Steel MIP to stay as shield for Indian firms against foreign onslaught

By: | Published: July 29, 2016 6:03 AM

MIP was imposed on February 4 for 173 products in the range of $341 to $752 a tonne mainly to rein in galloping imports from China, Japan and Korea.

MIP was imposed on February 4 for 173 products in the range of 1 to 2 a tonne mainly to rein in galloping imports from China, Japan and Korea.MIP was imposed on February 4 for 173 products in the range of 1 to 2 a tonne mainly to rein in galloping imports from China, Japan and Korea.

Continuation of minimum import price (MIP) on steel beyond the scheduled expiry on August 5 looked almost certain on Thursday with both the industry and the steel ministry being on the same page on the issue.

MIP was imposed on February 4 for 173 products in the range of $341 to $752 a tonne mainly to rein in galloping imports from China, Japan and Korea.

Sources in the steel ministry said the continuation was required for more than one reasons. It will ensure curtailment of unfair and predatory pricing of steel by overseas mills and easing of financial stress in the steel sector. These have proved beneficial in the past six months and will continue to extend support to the domestic steel industry to tide over the present condition.

The industry got a huge breather with the imposition of MIP in February — imports started declining, prices zoomed and capacity utilisation of the domestic steel industry improved in sync with the rise in sales. Imports were earlier eating out the share of the domestic industry in their home turf.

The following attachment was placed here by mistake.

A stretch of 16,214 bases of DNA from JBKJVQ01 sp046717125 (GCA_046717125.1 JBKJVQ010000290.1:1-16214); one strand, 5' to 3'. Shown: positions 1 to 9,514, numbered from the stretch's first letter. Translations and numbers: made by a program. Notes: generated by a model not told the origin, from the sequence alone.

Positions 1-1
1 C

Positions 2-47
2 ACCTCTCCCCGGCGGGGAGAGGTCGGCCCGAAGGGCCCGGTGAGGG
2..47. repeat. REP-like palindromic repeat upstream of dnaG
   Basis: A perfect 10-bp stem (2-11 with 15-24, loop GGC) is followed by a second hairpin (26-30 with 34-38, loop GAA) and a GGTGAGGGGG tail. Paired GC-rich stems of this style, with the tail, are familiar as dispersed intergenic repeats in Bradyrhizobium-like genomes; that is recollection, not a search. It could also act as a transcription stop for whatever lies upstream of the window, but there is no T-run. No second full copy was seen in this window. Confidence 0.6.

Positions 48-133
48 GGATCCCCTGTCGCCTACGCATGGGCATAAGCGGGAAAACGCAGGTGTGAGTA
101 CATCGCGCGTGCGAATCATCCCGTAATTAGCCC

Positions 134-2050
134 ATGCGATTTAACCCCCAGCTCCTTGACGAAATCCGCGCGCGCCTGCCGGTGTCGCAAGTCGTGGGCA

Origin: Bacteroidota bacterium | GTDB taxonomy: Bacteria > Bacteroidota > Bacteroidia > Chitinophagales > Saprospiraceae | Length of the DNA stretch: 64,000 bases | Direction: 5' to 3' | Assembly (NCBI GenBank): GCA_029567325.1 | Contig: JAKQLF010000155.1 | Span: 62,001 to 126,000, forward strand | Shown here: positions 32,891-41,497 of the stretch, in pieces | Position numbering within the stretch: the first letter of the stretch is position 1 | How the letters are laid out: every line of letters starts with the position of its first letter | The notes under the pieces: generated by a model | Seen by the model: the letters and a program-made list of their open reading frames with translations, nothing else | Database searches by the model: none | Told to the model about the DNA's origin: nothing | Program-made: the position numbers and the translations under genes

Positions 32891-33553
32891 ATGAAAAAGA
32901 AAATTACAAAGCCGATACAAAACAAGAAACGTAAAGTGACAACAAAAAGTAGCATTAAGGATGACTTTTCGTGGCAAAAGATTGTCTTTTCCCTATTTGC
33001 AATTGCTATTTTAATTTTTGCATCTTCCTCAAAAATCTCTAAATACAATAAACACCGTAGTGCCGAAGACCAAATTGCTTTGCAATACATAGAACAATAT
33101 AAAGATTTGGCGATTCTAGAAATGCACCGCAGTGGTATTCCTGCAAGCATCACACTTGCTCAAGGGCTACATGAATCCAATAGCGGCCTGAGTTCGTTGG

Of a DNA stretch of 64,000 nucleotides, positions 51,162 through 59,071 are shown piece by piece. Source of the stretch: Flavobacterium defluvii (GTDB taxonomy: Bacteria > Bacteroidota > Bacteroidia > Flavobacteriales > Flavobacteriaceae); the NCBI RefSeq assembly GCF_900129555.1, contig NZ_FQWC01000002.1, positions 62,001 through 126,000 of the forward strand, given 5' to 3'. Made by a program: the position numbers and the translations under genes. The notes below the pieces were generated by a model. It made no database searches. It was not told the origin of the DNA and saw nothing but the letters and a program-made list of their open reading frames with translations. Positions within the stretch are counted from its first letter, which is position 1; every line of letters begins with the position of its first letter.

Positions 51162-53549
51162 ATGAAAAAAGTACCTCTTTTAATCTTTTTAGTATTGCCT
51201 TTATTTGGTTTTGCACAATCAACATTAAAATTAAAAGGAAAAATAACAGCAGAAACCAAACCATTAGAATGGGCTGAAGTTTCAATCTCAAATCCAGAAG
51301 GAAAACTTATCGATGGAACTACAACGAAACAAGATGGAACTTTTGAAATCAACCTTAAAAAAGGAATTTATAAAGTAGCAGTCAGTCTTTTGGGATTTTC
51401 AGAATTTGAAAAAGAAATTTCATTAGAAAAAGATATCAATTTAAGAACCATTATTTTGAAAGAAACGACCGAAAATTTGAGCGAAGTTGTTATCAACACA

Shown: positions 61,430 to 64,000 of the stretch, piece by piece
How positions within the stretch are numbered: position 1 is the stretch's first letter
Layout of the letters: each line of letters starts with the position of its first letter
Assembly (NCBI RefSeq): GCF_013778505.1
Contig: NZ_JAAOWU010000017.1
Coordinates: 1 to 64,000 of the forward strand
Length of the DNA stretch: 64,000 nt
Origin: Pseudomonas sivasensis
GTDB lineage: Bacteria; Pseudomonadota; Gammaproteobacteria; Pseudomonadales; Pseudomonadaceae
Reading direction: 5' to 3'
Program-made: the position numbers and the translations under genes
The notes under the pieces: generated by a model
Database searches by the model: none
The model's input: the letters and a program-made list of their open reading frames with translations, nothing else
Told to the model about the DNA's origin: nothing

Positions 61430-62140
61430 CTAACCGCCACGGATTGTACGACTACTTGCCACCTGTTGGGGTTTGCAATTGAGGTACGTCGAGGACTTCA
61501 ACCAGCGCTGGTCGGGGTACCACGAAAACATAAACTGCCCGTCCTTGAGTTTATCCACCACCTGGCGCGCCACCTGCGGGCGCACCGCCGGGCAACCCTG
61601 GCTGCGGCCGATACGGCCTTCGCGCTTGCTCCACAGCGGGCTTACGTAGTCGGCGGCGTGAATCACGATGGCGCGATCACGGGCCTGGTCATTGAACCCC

As the scheduled expiry date for MIP was approaching, all domestic steel makers started pitching for the continuation of the measure as “MIP does stop people from selling steel in India at a loss”. They were also of the view that if MIP was withdrawn, the domestic industry would be badly impacted.

Steel minister Chaudahary Birender Singh, who had a meeting with industry associations here on MIP on Thursady, said, “There was almost unanimity among the steelmakers that MIP should be repeated.”

Though the minister refrained from commenting whether his ministry would recommend for the continuation or not, but said if continued, he would also want a six-month road map from the industry to become competitive as “these things (MIP) are not going to help ultimately”.

The minister added that there were “divergent views” among the stakeholders in the meeting with some wanted to include more products in the MIP list while others wanted some exclusion.

JSW Steel’s joint managing director MVS Seshagiri Rao, who was present in the meeting, said, “MIP has to be extended, expanded and effectively implemented.”

Vishal Agarwal, chairman, ICC Odisha, said, “The benefit of domestic demand should go to the domestic industry.” Agarwal added most of the industry associations pitched for extension of MIP on grounds that it would enhance their capacity utilisation during the meeting.

There had been around 34% fall in domestic steel prices between April, 2014 to January, 2016, at par with the decline in international prices largely on account of the China factor. India had imported 10 MT steel during April, 2015 to January 2016 clocking a 24% growth over the corresponding period of the previous year. Exports have been on the wane.

MIP yielded results for the domestic steel industry even as the domestic industry alleged instances of circumvention. Imports started falling and with this, domestic industry’s sales were also started picking up and prices has been on the rise. But, after correcting positively till May, steel prices became “very volatile and were sliding,” according to steel secretary Aruna Sundararajan who also predicted that it “would take some time before it settles”.

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